A home that oftentimes feels ajeno.
To lose a pillar,
The type that allows for a sturdy grip against this incessant wind,
To lose a pillar in a crumbling home,
Is to wonder if this home is worth fighting for.
I grew up ignorant to the fact that the women around me were extraordinary.
I grew up ignorant to the fact that women in general had to fight to be extraordinary.
I grew up ignorant.
Because there were those,
that fought before me,
Who made their abnormality the norm.
They rose to the challenges of their times,
with hopeful visions of the future.
And a tenacity that makes even the strongest fascists tremble,
Time and time again,
That Notorious Gangster
The one we knew as RBG,
Rose a million times,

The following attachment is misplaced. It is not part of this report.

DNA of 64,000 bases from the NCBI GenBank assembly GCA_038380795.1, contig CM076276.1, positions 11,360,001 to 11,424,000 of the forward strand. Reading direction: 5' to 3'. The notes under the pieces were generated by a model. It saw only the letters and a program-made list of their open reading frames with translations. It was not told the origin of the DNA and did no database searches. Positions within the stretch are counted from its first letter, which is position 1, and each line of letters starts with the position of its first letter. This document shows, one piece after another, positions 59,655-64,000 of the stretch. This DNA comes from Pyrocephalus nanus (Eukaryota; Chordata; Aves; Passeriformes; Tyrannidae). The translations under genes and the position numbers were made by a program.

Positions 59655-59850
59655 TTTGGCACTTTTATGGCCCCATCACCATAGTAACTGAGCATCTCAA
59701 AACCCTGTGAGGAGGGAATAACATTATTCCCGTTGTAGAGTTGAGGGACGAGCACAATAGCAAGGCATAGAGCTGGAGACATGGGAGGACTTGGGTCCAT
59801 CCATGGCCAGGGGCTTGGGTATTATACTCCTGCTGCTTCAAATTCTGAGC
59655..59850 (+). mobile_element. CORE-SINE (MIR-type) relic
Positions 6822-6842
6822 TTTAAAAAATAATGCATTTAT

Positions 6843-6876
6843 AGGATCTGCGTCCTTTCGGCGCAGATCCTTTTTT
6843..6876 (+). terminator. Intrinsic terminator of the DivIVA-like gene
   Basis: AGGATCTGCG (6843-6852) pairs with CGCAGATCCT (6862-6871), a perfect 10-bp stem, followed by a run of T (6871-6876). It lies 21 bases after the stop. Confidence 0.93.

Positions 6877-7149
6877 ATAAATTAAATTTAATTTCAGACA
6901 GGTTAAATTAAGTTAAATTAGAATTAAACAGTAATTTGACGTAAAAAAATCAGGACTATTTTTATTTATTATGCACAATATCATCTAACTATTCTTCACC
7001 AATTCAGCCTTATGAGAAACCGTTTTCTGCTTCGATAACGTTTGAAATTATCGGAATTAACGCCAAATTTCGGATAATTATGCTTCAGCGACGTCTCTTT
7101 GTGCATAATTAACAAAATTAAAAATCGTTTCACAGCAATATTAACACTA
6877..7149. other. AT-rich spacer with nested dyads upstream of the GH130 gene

And was steadfast and prepared,
to rise a million more.
She chose us,
Without knowing our background,
Or the tint of our skin,
She chose us.
She chose the tenacity of our voices,
Knowing fully well,
we were bred,
from the same stardust of her own.
She chose us.
And I want to choose her legacy.
I want to believe there are millions of us out there,
Ready to carry on,
The unrelenting truth,
of her purpose.
I want to believe this crumbling home,
The one that sterilizes my women,
Cages my children,
And beats my men,
I want to believe,
it believes in me too.
On some days,
The molasses tempo of this uphill battle,
Impregnates my sense and chooses for me.
It chooses to lull out the melody of our unison.
It chooses to sketch out the empathy of our glances.
Apathy beckons to be important.
But most days,
All it takes,
is the extended hand of the other,
To wonder, and feel, and know,
That our RBG,
never worked alone.
She knew the torch she carried.
She knew it was not her own.
She knew the power,
And never would be,
She knew of those of us,
That that one day would grow,
To be champions of her legacy;
With an ever-burning flame,
that would lead us all,
To a new fortified home.